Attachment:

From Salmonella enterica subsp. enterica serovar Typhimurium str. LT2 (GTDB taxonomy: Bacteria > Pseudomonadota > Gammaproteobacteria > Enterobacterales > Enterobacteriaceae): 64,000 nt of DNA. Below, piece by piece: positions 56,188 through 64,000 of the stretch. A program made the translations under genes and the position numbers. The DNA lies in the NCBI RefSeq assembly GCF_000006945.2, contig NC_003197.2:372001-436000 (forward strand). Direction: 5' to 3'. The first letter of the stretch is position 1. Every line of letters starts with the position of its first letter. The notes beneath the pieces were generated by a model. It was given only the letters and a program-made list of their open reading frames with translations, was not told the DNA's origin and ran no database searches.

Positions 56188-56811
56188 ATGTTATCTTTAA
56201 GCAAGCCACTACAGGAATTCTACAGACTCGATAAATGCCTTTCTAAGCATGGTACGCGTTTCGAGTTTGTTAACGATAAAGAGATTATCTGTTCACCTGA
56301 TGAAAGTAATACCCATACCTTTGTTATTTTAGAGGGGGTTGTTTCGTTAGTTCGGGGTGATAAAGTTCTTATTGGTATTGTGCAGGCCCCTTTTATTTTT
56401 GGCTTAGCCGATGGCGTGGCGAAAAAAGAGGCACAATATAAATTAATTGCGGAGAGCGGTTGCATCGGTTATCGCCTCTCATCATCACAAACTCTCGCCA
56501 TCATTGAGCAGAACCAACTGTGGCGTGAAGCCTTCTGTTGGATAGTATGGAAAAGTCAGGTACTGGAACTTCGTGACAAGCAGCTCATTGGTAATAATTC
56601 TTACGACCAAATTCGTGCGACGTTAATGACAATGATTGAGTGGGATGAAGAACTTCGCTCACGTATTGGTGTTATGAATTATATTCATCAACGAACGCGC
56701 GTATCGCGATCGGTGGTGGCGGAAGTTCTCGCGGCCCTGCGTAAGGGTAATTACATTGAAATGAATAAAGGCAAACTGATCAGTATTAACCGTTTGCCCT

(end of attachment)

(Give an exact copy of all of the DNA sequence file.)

From Salmonella enterica subsp. enterica serovar Typhimurium str. LT2 (GTDB taxonomy: Bacteria > Pseudomonadota > Gammaproteobacteria > Enterobacterales > Enterobacteriaceae): 64,000 nt of DNA. Below, piece by piece: positions 56,188 through 64,000 of the stretch. A program made the translations under genes and the position numbers. The DNA lies in the NCBI RefSeq assembly GCF_000006945.2, contig NC_003197.2:372001-436000 (forward strand). Direction: 5' to 3'. The first letter of the stretch is position 1. Every line of letters starts with the position of its first letter. The notes beneath the pieces were generated by a model. It was given only the letters and a program-made list of their open reading frames with translations, was not told the DNA's origin and ran no database searches.

Positions 56188-56811
56188 ATGTTATCTTTAA
56201 GCAAGCCACTACAGGAATTCTACAGACTCGATAAATGCCTTTCTAAGCATGGTACGCGTTTCGAGTTTGTTAACGATAAAGAGATTATCTGTTCACCTGA
56301 TGAAAGTAATACCCATACCTTTGTTATTTTAGAGGGGGTTGTTTCGTTAGTTCGGGGTGATAAAGTTCTTATTGGTATTGTGCAGGCCCCTTTTATTTTT
56401 GGCTTAGCCGATGGCGTGGCGAAAAAAGAGGCACAATATAAATTAATTGCGGAGAGCGGTTGCATCGGTTATCGCCTCTCATCATCACAAACTCTCGCCA
56501 TCATTGAGCAGAACCAACTGTGGCGTGAAGCCTTCTGTTGGATAGTATGGAAAAGTCAGGTACTGGAACTTCGTGACAAGCAGCTCATTGGTAATAATTC
56601 TTACGACCAAATTCGTGCGACGTTAATGACAATGATTGAGTGGGATGAAGAACTTCGCTCACGTATTGGTGTTATGAATTATATTCATCAACGAACGCGC
56701 GTATCGCGATCGGTGGTGGCGGAAGTTCTCGCGGCCCTGCGTAAGGGTAATTACATTGAAATGAATAAAGGCAAACTGATCAGTATTAACCGTTTGCCCT